Exelixis’ Cabozantinib Fails in Prostate Cancer Trial
San Francisco-based drugmaker Exelixis is halting research into the use of its thyroid cancer therapy Cometriq for treating prostate cancer after the drug failed a Phase III trial for that indication.
Median overall survival rates were not statistically significant in men taking the drug for metastatic treatment-resistant prostate cancer, only 1.2 months longer than patients given prednisone, a generic drug that treats inflammation and some types of cancer, the company said Tuesday. Cometriq (cabozantinib) did slightly better with progression-free survival, extending the time to disease progression by 2.7 months longer than prednisone.
Progression-free survival, however, is not an endpoint that has resulted in approval for other prostate-cancer drugs, Chief Medical Officer Gisela Schwab told a Tuesday teleconference to discuss the results.
As a result of the study outcomes, the company said it will reduce its workforce by 160 people, leaving roughly 70 employees remaining.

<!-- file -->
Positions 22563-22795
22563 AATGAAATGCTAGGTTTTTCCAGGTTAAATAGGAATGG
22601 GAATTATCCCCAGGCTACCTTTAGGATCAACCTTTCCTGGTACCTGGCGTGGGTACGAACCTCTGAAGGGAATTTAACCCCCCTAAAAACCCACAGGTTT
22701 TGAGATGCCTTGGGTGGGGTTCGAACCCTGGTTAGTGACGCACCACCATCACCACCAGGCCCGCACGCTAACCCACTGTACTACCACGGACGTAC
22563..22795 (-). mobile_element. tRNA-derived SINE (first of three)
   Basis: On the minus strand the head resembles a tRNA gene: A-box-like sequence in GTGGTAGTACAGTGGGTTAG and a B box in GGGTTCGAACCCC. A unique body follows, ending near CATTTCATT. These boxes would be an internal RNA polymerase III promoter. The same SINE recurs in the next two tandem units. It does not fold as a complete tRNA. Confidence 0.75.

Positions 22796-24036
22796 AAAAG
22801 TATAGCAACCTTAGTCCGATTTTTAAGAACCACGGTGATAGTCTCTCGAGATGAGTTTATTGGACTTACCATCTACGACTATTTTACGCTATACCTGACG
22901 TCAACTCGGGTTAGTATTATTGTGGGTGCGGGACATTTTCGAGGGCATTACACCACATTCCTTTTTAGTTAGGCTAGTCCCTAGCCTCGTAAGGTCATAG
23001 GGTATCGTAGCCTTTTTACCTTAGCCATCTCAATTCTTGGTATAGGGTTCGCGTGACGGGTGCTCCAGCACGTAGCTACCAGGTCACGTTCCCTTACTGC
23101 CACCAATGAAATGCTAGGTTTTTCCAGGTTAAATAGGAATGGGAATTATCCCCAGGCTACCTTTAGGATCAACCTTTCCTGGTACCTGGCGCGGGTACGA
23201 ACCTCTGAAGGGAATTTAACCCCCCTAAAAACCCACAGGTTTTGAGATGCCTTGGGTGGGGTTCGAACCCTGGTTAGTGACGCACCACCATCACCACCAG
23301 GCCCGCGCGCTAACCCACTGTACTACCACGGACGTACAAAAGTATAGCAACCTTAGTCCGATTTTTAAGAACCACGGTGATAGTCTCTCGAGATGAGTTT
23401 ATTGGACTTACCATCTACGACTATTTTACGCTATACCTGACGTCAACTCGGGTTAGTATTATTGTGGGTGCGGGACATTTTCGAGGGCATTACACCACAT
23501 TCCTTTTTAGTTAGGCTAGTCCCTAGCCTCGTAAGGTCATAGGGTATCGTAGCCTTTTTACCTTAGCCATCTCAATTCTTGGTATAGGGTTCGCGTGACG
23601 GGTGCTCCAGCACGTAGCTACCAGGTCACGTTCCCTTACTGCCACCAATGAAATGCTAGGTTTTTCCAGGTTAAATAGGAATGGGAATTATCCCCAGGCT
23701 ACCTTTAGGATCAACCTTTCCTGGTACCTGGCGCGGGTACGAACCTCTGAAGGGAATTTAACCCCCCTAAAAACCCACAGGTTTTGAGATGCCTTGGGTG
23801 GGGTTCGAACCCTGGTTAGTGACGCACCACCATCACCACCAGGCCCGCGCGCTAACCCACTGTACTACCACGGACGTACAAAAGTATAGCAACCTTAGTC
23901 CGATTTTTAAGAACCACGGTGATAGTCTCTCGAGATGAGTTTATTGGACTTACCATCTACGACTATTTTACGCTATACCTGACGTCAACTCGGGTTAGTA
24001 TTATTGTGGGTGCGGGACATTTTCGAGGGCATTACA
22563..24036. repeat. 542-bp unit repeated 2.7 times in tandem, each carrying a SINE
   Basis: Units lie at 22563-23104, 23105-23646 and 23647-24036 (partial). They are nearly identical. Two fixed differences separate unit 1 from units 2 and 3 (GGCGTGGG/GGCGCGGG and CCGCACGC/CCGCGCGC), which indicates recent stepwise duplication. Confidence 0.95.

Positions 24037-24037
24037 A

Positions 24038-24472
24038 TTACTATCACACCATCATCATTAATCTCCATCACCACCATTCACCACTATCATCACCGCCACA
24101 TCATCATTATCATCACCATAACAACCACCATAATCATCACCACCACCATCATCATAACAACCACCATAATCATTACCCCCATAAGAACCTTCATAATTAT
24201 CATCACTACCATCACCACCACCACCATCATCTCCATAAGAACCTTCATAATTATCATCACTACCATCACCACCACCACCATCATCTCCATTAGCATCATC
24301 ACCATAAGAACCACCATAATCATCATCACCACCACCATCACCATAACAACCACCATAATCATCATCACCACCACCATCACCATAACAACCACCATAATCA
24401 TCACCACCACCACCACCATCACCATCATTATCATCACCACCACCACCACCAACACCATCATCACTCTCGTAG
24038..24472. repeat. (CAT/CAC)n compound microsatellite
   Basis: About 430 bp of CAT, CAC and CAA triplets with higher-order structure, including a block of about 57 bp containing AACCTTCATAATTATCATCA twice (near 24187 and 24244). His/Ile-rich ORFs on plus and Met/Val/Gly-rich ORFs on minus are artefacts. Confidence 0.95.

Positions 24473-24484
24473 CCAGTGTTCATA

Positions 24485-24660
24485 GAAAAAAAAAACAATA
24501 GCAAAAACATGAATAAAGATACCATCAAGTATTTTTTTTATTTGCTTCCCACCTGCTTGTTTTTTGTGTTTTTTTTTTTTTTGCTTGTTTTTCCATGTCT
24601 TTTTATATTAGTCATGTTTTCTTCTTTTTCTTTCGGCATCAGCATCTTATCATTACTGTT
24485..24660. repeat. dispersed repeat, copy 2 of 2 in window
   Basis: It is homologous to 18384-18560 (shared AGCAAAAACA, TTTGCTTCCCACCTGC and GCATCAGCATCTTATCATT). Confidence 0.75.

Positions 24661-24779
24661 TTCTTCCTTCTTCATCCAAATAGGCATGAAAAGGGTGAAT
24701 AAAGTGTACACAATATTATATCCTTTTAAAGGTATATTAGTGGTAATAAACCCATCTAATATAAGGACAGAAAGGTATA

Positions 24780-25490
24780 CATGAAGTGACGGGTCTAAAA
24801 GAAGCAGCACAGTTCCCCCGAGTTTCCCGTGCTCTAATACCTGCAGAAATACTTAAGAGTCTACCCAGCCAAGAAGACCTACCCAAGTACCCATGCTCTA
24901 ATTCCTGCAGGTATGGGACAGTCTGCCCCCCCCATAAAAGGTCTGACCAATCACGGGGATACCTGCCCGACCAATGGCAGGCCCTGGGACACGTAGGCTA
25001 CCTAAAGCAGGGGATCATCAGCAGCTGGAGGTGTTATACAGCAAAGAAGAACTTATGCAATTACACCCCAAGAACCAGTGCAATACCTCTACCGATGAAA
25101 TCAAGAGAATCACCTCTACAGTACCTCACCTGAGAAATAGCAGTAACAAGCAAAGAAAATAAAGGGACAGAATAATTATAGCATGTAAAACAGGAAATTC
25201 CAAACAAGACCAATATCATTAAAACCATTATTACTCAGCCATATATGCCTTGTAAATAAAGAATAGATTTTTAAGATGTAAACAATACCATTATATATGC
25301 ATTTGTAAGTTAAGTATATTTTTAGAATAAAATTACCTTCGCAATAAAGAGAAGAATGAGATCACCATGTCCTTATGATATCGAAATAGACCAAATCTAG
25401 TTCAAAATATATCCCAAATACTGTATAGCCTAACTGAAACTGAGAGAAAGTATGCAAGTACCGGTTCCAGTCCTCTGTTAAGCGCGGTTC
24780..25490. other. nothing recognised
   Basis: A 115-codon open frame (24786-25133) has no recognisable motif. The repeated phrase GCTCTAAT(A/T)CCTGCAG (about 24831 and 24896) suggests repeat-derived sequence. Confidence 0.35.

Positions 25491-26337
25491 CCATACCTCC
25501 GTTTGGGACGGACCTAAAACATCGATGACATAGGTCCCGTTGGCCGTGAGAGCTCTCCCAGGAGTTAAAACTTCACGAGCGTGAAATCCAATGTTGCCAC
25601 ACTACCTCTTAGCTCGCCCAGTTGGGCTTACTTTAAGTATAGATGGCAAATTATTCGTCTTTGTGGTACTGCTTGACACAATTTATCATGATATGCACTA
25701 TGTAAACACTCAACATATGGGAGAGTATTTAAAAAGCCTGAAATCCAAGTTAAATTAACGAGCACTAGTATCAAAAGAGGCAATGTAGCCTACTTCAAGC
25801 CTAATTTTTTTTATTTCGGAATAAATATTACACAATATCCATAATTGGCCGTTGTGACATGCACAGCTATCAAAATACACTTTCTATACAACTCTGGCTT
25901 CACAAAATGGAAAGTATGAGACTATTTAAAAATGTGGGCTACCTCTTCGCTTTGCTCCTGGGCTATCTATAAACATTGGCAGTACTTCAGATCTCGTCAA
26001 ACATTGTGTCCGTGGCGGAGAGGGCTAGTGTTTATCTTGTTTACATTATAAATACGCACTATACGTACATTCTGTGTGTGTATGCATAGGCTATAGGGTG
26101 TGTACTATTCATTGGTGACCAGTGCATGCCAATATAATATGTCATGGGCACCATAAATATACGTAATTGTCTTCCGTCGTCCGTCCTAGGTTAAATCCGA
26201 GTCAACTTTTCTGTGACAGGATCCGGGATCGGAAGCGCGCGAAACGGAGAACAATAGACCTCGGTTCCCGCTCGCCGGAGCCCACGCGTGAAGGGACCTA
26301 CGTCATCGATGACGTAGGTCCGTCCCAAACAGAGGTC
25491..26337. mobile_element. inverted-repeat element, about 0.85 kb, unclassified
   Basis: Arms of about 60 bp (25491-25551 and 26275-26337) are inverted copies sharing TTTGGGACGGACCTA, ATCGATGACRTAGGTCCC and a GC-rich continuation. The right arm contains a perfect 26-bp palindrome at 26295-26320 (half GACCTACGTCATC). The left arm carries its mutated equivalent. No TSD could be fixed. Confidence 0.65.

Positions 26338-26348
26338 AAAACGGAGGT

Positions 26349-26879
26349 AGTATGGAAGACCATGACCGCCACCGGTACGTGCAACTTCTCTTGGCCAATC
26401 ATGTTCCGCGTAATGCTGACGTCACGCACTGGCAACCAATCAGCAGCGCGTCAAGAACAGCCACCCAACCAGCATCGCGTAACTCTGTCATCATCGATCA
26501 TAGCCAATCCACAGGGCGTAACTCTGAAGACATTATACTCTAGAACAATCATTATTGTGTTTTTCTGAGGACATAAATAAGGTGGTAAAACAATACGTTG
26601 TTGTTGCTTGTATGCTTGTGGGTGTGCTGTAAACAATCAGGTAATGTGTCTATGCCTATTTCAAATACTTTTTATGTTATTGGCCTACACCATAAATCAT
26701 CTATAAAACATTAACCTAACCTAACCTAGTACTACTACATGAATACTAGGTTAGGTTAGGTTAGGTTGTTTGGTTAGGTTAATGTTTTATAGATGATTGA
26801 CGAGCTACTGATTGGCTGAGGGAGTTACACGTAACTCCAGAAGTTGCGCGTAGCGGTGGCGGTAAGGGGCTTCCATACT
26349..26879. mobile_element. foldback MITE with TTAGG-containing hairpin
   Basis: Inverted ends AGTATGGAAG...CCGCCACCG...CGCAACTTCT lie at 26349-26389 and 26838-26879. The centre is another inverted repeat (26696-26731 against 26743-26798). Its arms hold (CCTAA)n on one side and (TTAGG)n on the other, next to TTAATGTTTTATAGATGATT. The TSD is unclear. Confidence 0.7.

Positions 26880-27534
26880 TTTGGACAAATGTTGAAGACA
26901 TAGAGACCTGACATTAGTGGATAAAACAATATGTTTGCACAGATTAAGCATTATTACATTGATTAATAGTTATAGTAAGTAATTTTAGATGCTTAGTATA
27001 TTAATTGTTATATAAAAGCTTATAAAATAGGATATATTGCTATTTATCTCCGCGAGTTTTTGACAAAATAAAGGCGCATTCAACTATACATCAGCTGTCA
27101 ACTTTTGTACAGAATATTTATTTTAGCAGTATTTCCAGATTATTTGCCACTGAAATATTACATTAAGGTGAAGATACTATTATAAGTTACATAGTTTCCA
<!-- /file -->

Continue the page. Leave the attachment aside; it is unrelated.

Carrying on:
Exelixis is still sorting through secondary and exploratory endpoint data from the trial, Schwab said. Enrollment in another Phase III trial evaluating cabozantinib for pain palliation also was halted. Results from this trial, which are expected later this year, will decide whether the company will continue to explore the drug for treating prostate cancer, she added.
Meanwhile, the company continues to study the drug for metastatic kidney cancer and advanced liver cancer indications. A Phase Ib kidney cancer trial showed that the tumor shrank in 19 out of 21 patients, while a Phase II liver cancer trial had 4.4 months of progression-free survival and 15.1 months of overall survival.
Cometriq won FDA approval in 2012 for progressive, metastatic medullary thyroid cancer, and European approval for progressive, unresectable locally advanced or metastatic MTC. — Lena Freund
Originally appeared in Drug Industry Daily, the pharmaceutical industry’s number one source for regulatory news and information. Click here for more information.